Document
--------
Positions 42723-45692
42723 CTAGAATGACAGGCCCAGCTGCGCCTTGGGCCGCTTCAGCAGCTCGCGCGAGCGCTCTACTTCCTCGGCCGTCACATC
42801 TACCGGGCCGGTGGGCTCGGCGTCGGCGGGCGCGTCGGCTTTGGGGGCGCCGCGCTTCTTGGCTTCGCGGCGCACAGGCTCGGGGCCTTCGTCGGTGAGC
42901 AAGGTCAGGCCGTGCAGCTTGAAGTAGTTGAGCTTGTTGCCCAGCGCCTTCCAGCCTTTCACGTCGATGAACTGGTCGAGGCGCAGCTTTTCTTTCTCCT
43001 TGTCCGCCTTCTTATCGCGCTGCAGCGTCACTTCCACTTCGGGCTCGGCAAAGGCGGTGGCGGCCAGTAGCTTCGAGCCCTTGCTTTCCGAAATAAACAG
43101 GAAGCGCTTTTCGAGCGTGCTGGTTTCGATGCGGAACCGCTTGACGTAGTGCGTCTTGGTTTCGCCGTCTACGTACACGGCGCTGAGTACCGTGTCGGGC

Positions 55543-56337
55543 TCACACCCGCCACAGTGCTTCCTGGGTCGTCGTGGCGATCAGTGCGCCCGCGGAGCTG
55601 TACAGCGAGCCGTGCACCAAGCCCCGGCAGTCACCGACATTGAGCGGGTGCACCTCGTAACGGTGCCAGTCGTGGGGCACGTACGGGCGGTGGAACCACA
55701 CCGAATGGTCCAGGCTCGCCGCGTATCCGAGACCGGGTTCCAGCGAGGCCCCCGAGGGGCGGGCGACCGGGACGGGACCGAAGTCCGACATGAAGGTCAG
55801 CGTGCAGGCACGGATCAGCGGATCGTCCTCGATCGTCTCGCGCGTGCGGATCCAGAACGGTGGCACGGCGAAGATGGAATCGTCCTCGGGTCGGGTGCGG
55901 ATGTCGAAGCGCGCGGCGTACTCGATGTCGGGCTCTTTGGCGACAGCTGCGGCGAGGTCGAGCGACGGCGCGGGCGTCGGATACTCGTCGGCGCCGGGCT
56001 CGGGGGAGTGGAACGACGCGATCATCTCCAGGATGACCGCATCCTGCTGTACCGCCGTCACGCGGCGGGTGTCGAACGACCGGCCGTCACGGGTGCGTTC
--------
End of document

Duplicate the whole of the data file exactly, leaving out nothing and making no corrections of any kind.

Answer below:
Positions 42723-45692
42723 CTAGAATGACAGGCCCAGCTGCGCCTTGGGCCGCTTCAGCAGCTCGCGCGAGCGCTCTACTTCCTCGGCCGTCACATC
42801 TACCGGGCCGGTGGGCTCGGCGTCGGCGGGCGCGTCGGCTTTGGGGGCGCCGCGCTTCTTGGCTTCGCGGCGCACAGGCTCGGGGCCTTCGTCGGTGAGC
42901 AAGGTCAGGCCGTGCAGCTTGAAGTAGTTGAGCTTGTTGCCCAGCGCCTTCCAGCCTTTCACGTCGATGAACTGGTCGAGGCGCAGCTTTTCTTTCTCCT
43001 TGTCCGCCTTCTTATCGCGCTGCAGCGTCACTTCCACTTCGGGCTCGGCAAAGGCGGTGGCGGCCAGTAGCTTCGAGCCCTTGCTTTCCGAAATAAACAG
43101 GAAGCGCTTTTCGAGCGTGCTGGTTTCGATGCGGAACCGCTTGACGTAGTGCGTCTTGGTTTCGCCGTCTACGTACACGGCGCTGAGTACCGTGTCGGGC

Positions 55543-56337
55543 TCACACCCGCCACAGTGCTTCCTGGGTCGTCGTGGCGATCAGTGCGCCCGCGGAGCTG
55601 TACAGCGAGCCGTGCACCAAGCCCCGGCAGTCACCGACATTGAGCGGGTGCACCTCGTAACGGTGCCAGTCGTGGGGCACGTACGGGCGGTGGAACCACA
55701 CCGAATGGTCCAGGCTCGCCGCGTATCCGAGACCGGGTTCCAGCGAGGCCCCCGAGGGGCGGGCGACCGGGACGGGACCGAAGTCCGACATGAAGGTCAG
55801 CGTGCAGGCACGGATCAGCGGATCGTCCTCGATCGTCTCGCGCGTGCGGATCCAGAACGGTGGCACGGCGAAGATGGAATCGTCCTCGGGTCGGGTGCGG
55901 ATGTCGAAGCGCGCGGCGTACTCGATGTCGGGCTCTTTGGCGACAGCTGCGGCGAGGTCGAGCGACGGCGCGGGCGTCGGATACTCGTCGGCGCCGGGCT
56001 CGGGGGAGTGGAACGACGCGATCATCTCCAGGATGACCGCATCCTGCTGTACCGCCGTCACGCGGCGGGTGTCGAACGACCGGCCGTCACGGGTGCGTTC